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“When people talk to each other, there are breaks, stutters, hesitations such as ‘uh’ or ‘hmm’, laughs and coughs. Words are often not clearly pronounced,” explains Alex Waibel, professor of computer science at KIT. This makes it difficult for humans to accurately record, but until now, it has been even more difficult for AI. The newly programmed computer system from KIT does this better than humans and faster than other systems.

“The recognition of spontaneous language is the most important component in this system, because errors and delays make the translation incomprehensible,” explains Waibel. The new system achieves an error rate of 5.0 percent; humans attain 5.5 percent. In addition to accuracy, a rapid result is also important so that students can follow the lecture live. For the first time, this delay is one second – the lowest latency value ever achieved by a speech recognition system of this quality.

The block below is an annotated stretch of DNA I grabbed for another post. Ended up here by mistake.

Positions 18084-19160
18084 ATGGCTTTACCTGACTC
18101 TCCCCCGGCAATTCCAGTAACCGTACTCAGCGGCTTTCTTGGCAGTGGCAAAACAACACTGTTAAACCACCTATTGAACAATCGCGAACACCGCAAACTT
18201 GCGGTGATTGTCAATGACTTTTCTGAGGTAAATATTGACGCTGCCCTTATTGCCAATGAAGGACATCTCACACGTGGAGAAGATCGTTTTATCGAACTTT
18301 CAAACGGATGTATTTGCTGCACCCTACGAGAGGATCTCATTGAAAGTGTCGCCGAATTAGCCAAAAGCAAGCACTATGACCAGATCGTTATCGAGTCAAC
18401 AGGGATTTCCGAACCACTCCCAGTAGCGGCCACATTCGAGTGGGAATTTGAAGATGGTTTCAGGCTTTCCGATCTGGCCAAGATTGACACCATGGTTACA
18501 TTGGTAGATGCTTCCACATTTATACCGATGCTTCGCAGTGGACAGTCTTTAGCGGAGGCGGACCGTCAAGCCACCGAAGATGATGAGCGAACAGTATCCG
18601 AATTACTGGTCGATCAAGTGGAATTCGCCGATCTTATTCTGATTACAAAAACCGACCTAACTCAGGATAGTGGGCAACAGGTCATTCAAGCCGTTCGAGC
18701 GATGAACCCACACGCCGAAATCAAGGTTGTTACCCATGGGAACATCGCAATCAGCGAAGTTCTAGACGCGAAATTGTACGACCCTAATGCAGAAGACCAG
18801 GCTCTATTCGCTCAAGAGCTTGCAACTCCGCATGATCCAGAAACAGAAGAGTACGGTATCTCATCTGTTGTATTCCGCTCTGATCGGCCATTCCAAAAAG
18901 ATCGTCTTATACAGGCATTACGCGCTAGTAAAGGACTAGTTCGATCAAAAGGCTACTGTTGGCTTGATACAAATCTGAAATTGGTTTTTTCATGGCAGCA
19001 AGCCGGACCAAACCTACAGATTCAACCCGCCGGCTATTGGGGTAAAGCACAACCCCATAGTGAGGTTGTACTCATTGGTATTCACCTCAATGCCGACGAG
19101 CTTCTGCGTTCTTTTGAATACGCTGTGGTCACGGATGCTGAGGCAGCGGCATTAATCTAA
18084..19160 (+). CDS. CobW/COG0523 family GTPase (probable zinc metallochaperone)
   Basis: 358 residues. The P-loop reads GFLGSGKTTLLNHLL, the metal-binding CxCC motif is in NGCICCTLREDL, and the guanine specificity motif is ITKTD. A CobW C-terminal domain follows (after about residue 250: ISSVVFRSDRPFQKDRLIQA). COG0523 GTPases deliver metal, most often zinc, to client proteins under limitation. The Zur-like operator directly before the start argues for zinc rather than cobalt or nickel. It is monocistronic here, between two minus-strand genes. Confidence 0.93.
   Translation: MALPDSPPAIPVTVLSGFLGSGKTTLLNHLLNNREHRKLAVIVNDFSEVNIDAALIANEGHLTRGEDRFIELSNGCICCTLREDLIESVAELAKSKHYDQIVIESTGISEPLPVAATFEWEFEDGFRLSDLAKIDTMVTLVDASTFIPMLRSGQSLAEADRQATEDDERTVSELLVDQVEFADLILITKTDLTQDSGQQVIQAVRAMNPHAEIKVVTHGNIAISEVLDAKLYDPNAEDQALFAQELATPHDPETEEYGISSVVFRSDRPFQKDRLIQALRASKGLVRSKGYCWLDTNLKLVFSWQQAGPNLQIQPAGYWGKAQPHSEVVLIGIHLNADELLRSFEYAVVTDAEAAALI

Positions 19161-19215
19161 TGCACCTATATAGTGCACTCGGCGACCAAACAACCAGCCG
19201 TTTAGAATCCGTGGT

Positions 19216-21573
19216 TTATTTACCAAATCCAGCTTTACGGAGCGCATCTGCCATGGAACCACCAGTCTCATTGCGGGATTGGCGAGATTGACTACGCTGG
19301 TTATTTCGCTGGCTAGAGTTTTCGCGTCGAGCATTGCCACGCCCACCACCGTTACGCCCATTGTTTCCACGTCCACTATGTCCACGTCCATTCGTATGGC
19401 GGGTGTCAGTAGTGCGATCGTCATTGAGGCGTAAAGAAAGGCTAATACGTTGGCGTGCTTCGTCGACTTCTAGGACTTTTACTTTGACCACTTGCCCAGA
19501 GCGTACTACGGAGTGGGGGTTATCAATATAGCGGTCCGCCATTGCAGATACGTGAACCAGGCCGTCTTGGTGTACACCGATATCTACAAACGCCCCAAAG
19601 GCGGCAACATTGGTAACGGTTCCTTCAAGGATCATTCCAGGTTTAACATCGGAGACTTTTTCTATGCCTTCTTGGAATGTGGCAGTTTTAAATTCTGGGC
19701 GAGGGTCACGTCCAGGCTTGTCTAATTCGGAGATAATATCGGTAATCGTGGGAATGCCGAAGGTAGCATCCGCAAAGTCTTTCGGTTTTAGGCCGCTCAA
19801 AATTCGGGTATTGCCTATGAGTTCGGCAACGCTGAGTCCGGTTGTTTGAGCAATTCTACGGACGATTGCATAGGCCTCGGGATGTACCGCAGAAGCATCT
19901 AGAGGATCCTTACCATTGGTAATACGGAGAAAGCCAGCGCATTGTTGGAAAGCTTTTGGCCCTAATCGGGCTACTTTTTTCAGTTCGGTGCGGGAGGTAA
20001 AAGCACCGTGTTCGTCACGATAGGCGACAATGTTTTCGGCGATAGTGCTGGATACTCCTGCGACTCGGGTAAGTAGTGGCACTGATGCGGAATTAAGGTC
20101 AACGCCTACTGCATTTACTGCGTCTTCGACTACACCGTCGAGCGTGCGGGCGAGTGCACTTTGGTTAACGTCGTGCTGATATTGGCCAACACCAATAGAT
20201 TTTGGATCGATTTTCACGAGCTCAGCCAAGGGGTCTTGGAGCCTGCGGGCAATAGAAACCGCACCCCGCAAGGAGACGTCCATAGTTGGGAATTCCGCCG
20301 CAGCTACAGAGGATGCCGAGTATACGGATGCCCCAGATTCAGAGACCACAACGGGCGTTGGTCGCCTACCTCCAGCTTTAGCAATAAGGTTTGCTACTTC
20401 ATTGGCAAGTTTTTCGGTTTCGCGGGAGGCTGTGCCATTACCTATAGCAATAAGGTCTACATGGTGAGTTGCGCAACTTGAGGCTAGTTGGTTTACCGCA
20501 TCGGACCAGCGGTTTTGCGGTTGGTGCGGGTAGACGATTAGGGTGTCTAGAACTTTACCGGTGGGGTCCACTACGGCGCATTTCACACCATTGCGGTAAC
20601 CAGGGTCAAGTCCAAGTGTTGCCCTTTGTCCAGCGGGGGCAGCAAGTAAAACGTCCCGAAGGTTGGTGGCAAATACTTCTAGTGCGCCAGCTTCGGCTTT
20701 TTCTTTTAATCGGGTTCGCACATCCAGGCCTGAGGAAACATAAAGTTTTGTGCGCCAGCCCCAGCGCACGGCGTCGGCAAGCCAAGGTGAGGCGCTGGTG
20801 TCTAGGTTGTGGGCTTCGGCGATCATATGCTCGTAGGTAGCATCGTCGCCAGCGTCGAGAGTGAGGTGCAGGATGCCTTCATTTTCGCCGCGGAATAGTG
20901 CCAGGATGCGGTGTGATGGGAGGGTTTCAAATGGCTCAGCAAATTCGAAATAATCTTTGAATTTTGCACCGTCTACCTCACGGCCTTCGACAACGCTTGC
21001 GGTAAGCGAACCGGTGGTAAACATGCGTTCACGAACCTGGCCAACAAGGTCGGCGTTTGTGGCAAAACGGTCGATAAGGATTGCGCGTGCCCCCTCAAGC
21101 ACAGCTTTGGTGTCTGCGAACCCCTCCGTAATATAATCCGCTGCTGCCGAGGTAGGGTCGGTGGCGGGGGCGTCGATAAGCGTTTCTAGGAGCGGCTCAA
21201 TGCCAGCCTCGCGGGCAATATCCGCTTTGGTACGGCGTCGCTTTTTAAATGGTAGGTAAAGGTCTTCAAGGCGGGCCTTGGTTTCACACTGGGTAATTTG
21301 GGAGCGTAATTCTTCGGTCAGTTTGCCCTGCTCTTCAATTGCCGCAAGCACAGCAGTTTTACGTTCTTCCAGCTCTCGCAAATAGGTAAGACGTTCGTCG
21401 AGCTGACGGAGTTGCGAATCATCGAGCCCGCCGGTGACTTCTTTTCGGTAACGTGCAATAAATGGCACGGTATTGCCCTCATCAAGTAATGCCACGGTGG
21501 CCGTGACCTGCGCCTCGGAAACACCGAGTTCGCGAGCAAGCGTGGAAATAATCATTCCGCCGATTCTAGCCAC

According to Waibel, a recognition system cannot yet understand content or context on its own. “Here it is exclusively about acoustic recognition under scientifically comparable conditions.” However, dialog, translation and other AI modules can now enable linguistic interaction faster and with greater accuracy.